How to learn Java programming?

Being a Java engineer, I’ve often been asked what’s a good way of learning Java programming? Also, from a career development perspective, I was thinking how I would go about improving my Java and broader programming skills.

What’s the objective?

I think its useful to define some objectives to help target the learning. I think the ultimate goal would be to find a Java programming job. But along the way, it’d be good to develop solid Java skills.

Initial

  1. Learn Core java and increase proficiency
  2. Be confident thinking & programming in Java
  3. Know later versions of Java, eg Java 11, latest Long Term Support (LTS) version
  4. Get to an Intermediate level of Java

Job focussed

  1. Be familiar with Java Test Driven Development (TDD), for improved code quality. Learn about unit tests, integration tests, etc.
  2. Learn a framework (eg Spring) to see how frameworks speed up programming
  3. Learn how to use a build tool (eg Gradle) to easier manage dependencies and build cycle
  4. Write an App to apply knowledge. Put on github for public viewing
  5. Write clean code
  6. Get a Java job

Whats the approach?

  1. Use a good Integrated Development Environment (IDE) and setup your programming environment
    • I like Intellij
    • make sure you can write a ‘Hello World‘ program
  2. Depending on your level: start by reading a good book or doing a good course / watch video
    • start with fundamentals (core java), then syntax, then idioms
    • make sure the book / course has good exercises for each section so you can test your understanding
    • don’t worry about frameworks initially. Start learning the language
  3. As your knowledge grows, keep on coding and thinking in that language
  4. Try to get to an Intermediate level by reading ‘Effective Java‘ and learning Java concurrency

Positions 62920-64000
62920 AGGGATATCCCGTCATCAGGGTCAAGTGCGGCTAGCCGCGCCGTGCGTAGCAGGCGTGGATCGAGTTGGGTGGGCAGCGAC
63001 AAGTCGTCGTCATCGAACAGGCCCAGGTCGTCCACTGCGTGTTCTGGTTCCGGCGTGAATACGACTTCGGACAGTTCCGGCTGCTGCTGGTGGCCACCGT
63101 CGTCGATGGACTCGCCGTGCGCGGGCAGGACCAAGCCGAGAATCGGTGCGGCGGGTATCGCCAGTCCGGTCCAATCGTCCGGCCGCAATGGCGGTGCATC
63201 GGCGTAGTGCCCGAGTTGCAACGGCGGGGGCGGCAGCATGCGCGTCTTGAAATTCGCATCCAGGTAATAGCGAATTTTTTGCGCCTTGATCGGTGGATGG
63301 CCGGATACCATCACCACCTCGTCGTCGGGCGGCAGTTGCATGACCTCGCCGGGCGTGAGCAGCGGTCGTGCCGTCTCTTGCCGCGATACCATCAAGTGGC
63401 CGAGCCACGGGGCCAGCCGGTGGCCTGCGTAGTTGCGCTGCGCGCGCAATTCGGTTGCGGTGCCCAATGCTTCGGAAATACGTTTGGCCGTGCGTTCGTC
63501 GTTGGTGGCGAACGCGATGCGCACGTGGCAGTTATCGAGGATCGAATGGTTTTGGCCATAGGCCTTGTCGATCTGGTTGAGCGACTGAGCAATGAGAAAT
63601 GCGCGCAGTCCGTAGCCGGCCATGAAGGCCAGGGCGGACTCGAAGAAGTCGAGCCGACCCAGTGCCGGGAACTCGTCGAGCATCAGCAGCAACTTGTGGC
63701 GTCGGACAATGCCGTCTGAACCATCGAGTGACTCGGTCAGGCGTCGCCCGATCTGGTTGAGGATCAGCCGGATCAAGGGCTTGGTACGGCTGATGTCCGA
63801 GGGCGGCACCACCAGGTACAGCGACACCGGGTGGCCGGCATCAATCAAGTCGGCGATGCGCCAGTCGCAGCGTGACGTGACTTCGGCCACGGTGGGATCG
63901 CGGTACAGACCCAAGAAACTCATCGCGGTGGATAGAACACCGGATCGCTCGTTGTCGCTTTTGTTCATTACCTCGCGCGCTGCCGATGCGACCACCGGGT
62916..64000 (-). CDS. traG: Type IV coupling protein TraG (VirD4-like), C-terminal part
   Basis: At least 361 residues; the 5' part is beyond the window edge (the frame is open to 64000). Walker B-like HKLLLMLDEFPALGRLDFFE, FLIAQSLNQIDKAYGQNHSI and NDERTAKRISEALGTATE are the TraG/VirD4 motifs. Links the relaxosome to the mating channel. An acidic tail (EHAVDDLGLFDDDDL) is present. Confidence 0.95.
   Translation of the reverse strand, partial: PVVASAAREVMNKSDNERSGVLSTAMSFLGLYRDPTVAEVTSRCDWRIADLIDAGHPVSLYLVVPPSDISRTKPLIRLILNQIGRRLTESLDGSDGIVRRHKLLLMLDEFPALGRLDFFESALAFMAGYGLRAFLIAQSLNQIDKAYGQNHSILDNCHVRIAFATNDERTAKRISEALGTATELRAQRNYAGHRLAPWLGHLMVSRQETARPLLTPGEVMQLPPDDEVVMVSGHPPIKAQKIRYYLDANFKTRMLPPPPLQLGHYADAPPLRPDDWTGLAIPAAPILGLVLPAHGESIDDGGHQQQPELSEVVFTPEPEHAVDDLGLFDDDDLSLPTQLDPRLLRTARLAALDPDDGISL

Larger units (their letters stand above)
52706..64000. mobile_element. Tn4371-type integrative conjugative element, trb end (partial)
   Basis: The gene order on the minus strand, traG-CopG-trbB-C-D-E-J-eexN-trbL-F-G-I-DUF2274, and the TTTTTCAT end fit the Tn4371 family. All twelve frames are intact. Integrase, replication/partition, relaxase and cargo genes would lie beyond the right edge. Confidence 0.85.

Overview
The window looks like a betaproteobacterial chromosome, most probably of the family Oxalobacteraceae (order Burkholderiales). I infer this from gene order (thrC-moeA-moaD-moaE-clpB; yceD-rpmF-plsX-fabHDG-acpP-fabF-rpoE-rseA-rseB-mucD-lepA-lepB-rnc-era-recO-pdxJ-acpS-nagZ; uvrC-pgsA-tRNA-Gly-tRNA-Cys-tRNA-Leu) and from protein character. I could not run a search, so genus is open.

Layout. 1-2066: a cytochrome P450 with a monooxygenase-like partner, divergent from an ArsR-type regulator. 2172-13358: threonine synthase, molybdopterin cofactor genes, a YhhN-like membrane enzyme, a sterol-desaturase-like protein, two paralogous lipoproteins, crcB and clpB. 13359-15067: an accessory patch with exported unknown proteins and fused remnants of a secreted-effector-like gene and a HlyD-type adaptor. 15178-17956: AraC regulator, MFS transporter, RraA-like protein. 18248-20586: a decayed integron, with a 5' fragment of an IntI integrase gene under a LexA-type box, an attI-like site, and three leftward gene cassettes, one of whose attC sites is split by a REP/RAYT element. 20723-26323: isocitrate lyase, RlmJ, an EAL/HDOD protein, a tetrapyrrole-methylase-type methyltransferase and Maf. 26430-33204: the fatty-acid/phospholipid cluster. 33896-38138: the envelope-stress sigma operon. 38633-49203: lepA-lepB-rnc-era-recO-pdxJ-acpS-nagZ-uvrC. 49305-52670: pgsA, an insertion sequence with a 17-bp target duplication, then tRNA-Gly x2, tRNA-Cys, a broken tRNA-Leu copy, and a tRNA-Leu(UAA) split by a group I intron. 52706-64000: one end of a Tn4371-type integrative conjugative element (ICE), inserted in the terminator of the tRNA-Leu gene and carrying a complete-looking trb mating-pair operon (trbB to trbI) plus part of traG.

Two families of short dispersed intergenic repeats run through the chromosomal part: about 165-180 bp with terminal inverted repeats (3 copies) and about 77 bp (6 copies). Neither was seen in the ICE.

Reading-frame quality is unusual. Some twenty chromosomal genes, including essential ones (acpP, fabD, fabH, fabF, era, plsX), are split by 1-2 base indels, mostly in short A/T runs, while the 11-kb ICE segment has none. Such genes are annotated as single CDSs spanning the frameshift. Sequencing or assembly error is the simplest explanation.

5. Learn about Java Test Driven Development (TDD). I appreciate colleagues that write tests to improve code quality
  6. Learn a framework (eg Spring)
  7. Write a Spring Boot Web App in TDD fashion
  8. Do Java tests and practice interview questions
  9. Apply for Java jobs (good luck!)
  10. Contribute to Open Source projects and help the community

Beginner to Intermediate books

  • Java: A Step-by-Step Guide for Absolute Beginners (Bell, 2019)
  • Beginning Programming with Java For Dummies 5th Ed (Burd, 2017)
  • Learn Java in One Day and Learn It Well (Chan, 2016)
  • Thinking in Java 4th Ed (Eckel, 2006)
  • Core Java Volume 1 – Fundamentals, 11th Ed (Horstmann, 2018): updated to Java SE 9, 10, 11
  • Core Java SE 9 for the Impatient 2nd Ed (Horstmann, 2017)
  • Head First Java 2nd Ed (Sierra, Bates, 2005): good but dated, only up to Java SE 5
  • Test Driven: TDD and Acceptance TDD for Java Developers (Koskela, 2007)

Intermediate to Advance books

  • Effective Java 3rd Ed (Bloch, 2017): updated to Java SE 7, 8, 9
  • Java Concurrency in Practise 1st Ed (Goetz, 2006)
  • Clean Code: A Handbook of Agile Software Craftsmanship 1st Ed (Martin, 2008)
  • Java Performance: The Definitive Guide 1st Ed (Oaks, 2014): garbage collection, JVM, performance tuning
  • Reactive Programming with RxJava (Nurkiewicz, 2016)

What is the Java Programming Language?

Java is a programming language that is strongly typed, Object Oriented and imperative. It has a philosophy of Write Once, Run Anywhere (WORA).

Principles

  1. It must be simple, object-oriented, and familiar.
  2. It must be robust and secure.
  3. It must be architecture-neutral and portable.
  4. It must execute with high performance.
  5. It must be interpreted, threaded, and dynamic.

Pros

  • robust & standard for enterprise computing
  • good performance, multi threaded
  • fewer security risks
  • platform independent (WORA)
  • OO programming (improved over procedural programming)
  • very popular: lots of java engineers, and lots of java jobs
  • big and mature community, lots of open source libraries

Cons

  • paid commercial license
  • large memory footprint
  • verbose (compared to Kotlin)
  • no functional programming
  • desktop is far from native look & feel

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